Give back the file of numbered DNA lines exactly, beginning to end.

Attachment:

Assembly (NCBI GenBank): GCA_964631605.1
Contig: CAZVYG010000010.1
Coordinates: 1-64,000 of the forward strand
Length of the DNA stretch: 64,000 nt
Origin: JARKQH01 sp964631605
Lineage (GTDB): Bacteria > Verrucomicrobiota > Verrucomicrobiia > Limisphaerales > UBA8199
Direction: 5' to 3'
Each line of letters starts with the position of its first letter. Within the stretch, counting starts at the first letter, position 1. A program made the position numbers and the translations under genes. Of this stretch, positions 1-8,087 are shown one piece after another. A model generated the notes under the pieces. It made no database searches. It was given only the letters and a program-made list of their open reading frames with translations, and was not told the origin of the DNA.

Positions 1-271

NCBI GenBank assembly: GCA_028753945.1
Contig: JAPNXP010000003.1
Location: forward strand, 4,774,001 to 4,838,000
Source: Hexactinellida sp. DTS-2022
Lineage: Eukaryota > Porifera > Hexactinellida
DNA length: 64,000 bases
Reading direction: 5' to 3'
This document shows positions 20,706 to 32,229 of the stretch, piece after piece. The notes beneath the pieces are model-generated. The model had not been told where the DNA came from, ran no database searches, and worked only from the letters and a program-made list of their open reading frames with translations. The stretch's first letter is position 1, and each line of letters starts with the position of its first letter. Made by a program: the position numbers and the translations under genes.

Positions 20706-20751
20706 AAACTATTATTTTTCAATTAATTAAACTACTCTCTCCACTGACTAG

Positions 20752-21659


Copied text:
Assembly (NCBI GenBank): GCA_964631605.1
Contig: CAZVYG010000010.1
Coordinates: 1-64,000 of the forward strand
Length of the DNA stretch: 64,000 nt
Origin: JARKQH01 sp964631605
Lineage (GTDB): Bacteria > Verrucomicrobiota > Verrucomicrobiia > Limisphaerales > UBA8199
Direction: 5' to 3'
Each line of letters starts with the position of its first letter. Within the stretch, counting starts at the first letter, position 1. A program made the position numbers and the translations under genes. Of this stretch, positions 1-8,087 are shown one piece after another. A model generated the notes under the pieces. It made no database searches. It was given only the letters and a program-made list of their open reading frames with translations, and was not told the origin of the DNA.

Positions 1-271

NCBI GenBank assembly: GCA_028753945.1
Contig: JAPNXP010000003.1
Location: forward strand, 4,774,001 to 4,838,000
Source: Hexactinellida sp. DTS-2022
Lineage: Eukaryota > Porifera > Hexactinellida
DNA length: 64,000 bases
Reading direction: 5' to 3'
This document shows positions 20,706 to 32,229 of the stretch, piece after piece. The notes beneath the pieces are model-generated. The model had not been told where the DNA came from, ran no database searches, and worked only from the letters and a program-made list of their open reading frames with translations. The stretch's first letter is position 1, and each line of letters starts with the position of its first letter. Made by a program: the position numbers and the translations under genes.

Positions 20706-20751
20706 AAACTATTATTTTTCAATTAATTAAACTACTCTCTCCACTGACTAG

Positions 20752-21659